The immune response of the CNS does not, however, exist in a vacuum, as there are routes of communication between the brain and the immune system of the rest of the body. For that reason, many conditions that create chronic inflammation in the peripheral system also may trigger an inflammatory reaction in the CNS, and the brain. Many of the avoidable risk factors for AD, including smoking, depression, hypertension, diabetes mellitus and obesity, are associated with systemic inflammation.
Role of Inflammation in AD
As scientists continue to unravel the underlying causes and triggers of AD, the actual role played by inflammation is still being debated. There is general agreement that the vulnerable AD brain exhibits both signs of inflammation and stimuli for inflammation, in the form of the classic plaques and tangles characteristic of the disease, yet whether the inflammation is causing, promoting or worsening the damage… or working to remove the accumulated damage resulting from a different disease process remains somewhat in question.
Evidence that activation of microglia has a negative effect on normal cognitive function supports an active role of inflammation in the processes promoting AD, and one hypothesis suggests that inflammation in the brain acts “by increasing the production of amyloid, killing healthy neurons, and ultimately reducing microglial cells’ ability to remove amyloid plaques.”
Inflammatory Conditions Associated With AD
Both animal studies of induced brain inflammation and human studies of patients with severe head injury have shown that brain inflammation may lead to AD-like changes. Head trauma is for that reason considered a risk for later development of AD.[14[ 
Yet chronic inflammation of the peripheral system also may lead to brain inflammation and AD. Long-term gum disease, characterized by chronic inflammation, has been linked to an increased risk of developing AD. A study of people with a history of at least 10 years of gum inflammation showed a 70 percent greater incidence of AD compared to those with healthy gums.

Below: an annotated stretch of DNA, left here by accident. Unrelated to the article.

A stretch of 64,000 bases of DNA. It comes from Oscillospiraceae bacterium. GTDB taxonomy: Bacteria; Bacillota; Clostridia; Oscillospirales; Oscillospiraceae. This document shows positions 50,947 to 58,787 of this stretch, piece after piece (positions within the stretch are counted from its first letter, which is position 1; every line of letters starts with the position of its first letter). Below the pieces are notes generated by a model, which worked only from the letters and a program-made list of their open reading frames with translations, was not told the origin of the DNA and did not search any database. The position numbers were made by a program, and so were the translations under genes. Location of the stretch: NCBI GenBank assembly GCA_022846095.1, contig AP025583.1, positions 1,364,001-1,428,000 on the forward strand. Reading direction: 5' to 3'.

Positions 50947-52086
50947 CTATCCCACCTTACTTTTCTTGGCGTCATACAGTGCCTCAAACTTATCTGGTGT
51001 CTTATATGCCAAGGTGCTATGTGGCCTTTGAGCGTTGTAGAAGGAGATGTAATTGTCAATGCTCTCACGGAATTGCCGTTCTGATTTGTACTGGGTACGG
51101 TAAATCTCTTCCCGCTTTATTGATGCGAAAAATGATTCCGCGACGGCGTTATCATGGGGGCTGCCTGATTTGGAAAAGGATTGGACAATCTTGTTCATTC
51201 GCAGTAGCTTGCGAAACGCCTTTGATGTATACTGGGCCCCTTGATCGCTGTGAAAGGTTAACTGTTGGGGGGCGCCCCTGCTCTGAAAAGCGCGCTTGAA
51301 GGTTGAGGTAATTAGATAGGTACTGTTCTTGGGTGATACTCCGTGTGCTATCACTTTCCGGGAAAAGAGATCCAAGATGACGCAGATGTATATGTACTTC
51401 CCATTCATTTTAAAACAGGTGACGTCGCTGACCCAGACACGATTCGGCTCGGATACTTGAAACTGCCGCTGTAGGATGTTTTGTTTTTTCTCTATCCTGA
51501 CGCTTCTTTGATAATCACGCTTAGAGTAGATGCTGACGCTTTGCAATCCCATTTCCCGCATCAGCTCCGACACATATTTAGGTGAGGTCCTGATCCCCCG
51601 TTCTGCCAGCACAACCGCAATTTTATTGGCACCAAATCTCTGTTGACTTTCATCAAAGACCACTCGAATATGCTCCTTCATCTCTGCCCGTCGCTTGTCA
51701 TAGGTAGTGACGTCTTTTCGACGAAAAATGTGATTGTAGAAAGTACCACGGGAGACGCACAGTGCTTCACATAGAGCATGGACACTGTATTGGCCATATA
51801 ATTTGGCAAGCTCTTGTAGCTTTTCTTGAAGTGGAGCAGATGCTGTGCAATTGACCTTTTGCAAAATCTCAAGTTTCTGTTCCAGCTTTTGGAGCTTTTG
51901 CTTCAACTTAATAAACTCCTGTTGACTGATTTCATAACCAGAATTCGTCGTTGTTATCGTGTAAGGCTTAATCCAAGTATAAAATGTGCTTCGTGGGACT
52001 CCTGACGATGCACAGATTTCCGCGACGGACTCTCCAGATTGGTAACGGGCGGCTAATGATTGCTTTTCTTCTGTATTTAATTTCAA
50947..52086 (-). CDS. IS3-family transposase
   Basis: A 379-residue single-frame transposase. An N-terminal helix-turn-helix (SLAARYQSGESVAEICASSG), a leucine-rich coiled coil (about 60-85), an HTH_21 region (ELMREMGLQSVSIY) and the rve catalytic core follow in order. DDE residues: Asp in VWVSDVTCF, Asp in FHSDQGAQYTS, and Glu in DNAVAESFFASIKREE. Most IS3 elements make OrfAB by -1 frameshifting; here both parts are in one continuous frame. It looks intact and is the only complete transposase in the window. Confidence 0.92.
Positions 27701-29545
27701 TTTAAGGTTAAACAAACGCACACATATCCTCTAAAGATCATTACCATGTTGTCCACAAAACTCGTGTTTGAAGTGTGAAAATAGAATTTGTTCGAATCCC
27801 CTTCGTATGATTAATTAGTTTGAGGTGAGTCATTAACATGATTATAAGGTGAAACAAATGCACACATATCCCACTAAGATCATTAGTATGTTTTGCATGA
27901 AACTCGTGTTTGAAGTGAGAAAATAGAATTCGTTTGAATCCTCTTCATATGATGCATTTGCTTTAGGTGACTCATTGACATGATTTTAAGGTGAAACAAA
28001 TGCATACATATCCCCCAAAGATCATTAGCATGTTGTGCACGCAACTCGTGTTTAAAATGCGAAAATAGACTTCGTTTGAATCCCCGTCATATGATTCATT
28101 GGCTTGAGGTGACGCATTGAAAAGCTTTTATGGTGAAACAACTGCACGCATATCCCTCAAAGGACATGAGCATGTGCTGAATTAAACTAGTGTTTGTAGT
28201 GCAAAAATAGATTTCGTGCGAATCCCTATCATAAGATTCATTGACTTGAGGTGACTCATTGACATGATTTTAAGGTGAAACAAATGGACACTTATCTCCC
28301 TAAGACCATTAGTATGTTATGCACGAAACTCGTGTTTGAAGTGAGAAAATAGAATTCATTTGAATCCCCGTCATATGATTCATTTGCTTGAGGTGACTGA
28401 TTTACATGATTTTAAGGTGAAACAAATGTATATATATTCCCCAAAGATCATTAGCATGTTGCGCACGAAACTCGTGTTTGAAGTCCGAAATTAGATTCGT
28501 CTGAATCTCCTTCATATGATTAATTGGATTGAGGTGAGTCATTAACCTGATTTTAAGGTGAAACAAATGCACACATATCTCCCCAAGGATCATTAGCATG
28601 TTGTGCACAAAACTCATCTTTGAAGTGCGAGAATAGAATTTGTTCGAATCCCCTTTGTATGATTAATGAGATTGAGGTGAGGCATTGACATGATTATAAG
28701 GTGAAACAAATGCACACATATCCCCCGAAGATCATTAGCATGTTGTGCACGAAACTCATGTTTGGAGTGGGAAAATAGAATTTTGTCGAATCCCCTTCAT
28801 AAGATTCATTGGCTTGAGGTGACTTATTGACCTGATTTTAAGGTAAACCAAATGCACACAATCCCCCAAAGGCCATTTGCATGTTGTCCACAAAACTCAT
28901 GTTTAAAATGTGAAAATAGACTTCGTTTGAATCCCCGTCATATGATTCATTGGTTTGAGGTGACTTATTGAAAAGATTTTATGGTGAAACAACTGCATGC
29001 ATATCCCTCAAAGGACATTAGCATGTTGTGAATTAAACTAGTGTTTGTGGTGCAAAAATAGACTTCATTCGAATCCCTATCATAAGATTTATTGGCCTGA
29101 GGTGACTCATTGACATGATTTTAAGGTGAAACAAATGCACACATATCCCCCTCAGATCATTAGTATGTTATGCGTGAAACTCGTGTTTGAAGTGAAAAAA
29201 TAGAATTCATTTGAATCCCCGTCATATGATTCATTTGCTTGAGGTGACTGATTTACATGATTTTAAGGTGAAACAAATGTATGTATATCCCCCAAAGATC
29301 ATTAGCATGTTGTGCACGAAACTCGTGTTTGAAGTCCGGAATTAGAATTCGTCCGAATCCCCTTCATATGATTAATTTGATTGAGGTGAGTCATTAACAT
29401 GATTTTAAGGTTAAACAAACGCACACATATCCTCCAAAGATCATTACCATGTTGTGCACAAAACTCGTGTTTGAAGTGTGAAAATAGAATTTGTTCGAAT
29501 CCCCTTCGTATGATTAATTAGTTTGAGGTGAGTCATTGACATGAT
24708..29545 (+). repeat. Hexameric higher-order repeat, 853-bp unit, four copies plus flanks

Vaccines and Brain Inflammation
Vaccination stimulates an immune response to produce inflammation and the production of antibodies in an effort to create artificial immunity to infectious microbes. Vaccines have long been known to cause brain inflammation starting with the first vaccine for smallpox and post vaccinal encephalitis is a central nervous system disorder characterized by multifocal inflammatory and demyelinating lesions in the brain.
Under the National Childhood Vaccine Injury Act of 1986, the federal vaccine injury compensation program (VICP) has compensated children and adults for brain inflammation (encephalitis, encephalopathy) that leads to permanent brain dysfunction following receipt of a number of current government recommended and mandated vaccines, including influenza, MMR and pertussis vaccines (DPT/DTaP/Tdap).
Vaccine researchers have described a number of biological mechanisms whereby vaccines can cause brain inflammation. The Merck Manual states that encephalitis can develop after “A virus or vaccine triggers a reaction that makes the immune system attack brain tissue (an autoimmune reaction).”
Vaccine ingredients like aluminum adjuvants, which are neurotoxic, have been implicated in vaccine-associated brain dysfunction.
Commenting on the ability of vaccines to cause chronic brain inflammation when given repeatedly with little time between vaccinations, Russell Blaylock, MD said “Overstimulation of the systemic immune system, as by repeated inoculations spaced close together, can result in chronic activation of brain microglia, the nervous system’s immune mechanism.”